Policy & Politics
Sen. Rodham Clinton's Stalling on Ryan White CARE Act Reauthorization Upsets Some HIV/AIDS Advocates, Garners Support From Others
August 23, 2006
Sen. Hillary Rodham Clinton's (D-N.Y.) move to hold Senate approval on a bill (S 2823) that would reauthorize the Ryan White CARE Act until a new funding formulation is created has drawn the ire of some HIV/AIDS advocates, while others support her position, the Washington Post reports (Birnbaum, Washington Post, 8/23). The Senate Committee on Health, Education, Labor and Pensions in May voted 19-1 to approve the bill -- co-sponsored by HELP Committee Chair Mike Enzi (R-Wyo.) and Sen. Edward Kennedy (D-Mass.) -- which would amend the CARE Act by allocating more federal HIV/AIDS funding to Southern and rural states. The bill would include revising the formulas for funding calculations to include HIV cases and not just AIDS cases and would create a tiered system of larger and smaller cities in an effort to distribute funds to more rural states. The bill also would mandate 75% of funding go to "core medical services," such as medications and physician visits and also would set a minimum drug formulary. Rodham Clinton was the only HELP committee member to vote against the bill, saying states with urban centers are most affected by HIV/AIDS and should not have their funding reduced, adding that New York state could lose $20 million under the proposed revisions (Kaiser Daily HIV/AIDS Report, 5/18). According to the Post, Rodham Clinton since the May committee vote has been negotiating a new funding formula -- one that is "closer to current law" -- but lawmakers have not reached a consensus. A spokesperson for the senator said the bill has not yet been considered in the House and therefore Rodham Clinton can not be considered as obstructing the legislation.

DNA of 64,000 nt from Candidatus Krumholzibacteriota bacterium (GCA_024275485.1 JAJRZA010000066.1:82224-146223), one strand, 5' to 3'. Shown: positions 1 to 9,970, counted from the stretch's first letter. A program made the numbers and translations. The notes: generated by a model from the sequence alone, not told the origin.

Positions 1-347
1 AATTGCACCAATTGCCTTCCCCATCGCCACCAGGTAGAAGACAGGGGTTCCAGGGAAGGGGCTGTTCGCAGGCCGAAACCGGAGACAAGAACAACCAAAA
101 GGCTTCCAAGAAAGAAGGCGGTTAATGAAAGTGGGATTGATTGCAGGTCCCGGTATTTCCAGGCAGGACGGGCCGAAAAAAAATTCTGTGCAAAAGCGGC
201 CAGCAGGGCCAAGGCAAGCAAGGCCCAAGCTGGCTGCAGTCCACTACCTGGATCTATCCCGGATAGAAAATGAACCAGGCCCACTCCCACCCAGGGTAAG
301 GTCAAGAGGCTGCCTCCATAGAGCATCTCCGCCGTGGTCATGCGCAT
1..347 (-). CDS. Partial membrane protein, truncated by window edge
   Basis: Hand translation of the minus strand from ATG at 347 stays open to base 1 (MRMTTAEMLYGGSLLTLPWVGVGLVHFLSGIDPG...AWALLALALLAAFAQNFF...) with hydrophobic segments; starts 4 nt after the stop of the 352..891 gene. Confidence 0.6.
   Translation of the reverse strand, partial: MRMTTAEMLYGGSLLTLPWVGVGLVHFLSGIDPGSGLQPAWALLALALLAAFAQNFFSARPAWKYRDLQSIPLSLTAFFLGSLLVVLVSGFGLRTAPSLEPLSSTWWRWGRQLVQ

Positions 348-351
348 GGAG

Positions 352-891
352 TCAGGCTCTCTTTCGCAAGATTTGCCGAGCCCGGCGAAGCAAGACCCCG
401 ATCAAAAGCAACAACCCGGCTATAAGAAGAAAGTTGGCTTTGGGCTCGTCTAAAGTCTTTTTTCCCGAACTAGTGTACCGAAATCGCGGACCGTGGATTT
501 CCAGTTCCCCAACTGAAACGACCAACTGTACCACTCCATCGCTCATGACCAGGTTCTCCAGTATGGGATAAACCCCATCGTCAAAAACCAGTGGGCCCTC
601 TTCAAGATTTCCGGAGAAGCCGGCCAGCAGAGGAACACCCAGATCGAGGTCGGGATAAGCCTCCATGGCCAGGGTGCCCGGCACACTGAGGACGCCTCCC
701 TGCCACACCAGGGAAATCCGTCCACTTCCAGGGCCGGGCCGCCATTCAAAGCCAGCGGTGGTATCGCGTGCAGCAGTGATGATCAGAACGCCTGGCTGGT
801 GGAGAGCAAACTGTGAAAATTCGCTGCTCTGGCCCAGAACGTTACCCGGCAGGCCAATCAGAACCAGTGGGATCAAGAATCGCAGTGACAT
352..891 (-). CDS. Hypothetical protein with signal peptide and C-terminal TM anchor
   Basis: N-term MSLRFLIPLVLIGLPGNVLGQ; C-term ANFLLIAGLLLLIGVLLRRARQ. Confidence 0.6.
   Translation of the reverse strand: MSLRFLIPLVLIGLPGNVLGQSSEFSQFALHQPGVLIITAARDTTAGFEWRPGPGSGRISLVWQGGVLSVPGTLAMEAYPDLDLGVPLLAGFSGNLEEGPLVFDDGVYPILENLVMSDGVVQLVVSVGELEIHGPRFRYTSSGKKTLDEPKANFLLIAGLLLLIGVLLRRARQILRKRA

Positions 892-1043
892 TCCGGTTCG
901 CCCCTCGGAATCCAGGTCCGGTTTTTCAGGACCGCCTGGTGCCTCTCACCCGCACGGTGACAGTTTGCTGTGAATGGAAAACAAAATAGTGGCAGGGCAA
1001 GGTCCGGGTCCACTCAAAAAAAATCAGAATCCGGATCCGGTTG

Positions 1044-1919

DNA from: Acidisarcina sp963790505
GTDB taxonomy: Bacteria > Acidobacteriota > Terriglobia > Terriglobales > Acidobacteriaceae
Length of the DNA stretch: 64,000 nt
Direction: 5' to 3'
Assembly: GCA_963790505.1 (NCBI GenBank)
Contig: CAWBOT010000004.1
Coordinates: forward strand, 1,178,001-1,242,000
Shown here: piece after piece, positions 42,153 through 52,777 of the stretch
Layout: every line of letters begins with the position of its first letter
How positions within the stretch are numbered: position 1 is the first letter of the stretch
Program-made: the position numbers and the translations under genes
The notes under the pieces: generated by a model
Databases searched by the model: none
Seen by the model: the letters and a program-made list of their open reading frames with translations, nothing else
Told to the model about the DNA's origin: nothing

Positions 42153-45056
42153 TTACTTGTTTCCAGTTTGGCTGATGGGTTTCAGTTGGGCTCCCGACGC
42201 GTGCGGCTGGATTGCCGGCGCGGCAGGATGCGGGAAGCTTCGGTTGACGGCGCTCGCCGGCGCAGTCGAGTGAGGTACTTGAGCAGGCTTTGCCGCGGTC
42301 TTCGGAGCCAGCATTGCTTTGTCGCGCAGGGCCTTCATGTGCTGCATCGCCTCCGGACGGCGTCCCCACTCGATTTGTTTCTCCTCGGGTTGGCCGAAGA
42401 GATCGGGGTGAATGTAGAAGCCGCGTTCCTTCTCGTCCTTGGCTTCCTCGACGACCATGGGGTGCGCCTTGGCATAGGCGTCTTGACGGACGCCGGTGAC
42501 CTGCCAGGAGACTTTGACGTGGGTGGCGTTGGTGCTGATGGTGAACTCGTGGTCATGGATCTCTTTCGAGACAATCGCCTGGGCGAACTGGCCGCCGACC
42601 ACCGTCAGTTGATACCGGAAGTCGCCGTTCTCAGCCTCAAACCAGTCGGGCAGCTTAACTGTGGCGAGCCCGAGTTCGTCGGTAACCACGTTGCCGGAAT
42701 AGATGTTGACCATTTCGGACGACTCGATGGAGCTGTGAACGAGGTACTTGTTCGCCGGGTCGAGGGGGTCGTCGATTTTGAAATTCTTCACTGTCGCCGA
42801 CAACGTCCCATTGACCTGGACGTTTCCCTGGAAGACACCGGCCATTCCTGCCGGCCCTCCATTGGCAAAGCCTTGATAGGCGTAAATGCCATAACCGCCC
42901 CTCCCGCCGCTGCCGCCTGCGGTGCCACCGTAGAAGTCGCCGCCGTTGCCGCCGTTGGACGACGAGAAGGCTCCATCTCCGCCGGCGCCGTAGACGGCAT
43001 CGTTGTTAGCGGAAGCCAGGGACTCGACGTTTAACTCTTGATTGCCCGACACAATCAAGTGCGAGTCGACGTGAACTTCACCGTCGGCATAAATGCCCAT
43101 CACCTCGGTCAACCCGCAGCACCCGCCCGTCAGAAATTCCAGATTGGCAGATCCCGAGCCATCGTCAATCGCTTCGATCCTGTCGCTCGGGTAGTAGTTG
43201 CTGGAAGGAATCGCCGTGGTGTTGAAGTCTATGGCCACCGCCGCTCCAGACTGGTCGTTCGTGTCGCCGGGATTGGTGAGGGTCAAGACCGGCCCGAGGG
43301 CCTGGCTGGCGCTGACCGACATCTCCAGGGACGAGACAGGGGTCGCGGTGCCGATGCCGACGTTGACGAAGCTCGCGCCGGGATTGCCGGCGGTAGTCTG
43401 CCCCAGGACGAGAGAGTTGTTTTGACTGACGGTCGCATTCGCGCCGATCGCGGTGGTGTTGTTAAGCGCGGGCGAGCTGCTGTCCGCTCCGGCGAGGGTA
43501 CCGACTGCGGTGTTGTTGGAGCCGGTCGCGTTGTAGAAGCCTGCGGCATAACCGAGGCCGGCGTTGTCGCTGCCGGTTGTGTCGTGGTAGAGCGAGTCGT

Reprinted with permission from kaisernetwork.org. You can view the entire Kaiser Daily HIV/AIDS Report, search the archives, or sign up for email delivery at www.kaisernetwork.org/dailyreports/hiv. The Kaiser Daily HIV/AIDS Report is published for kaisernetwork.org, a free service of the Kaiser Family Foundation, by The Advisory Board Company. © 2006 by The Advisory Board Company and Kaiser Family Foundation. All rights reserved.
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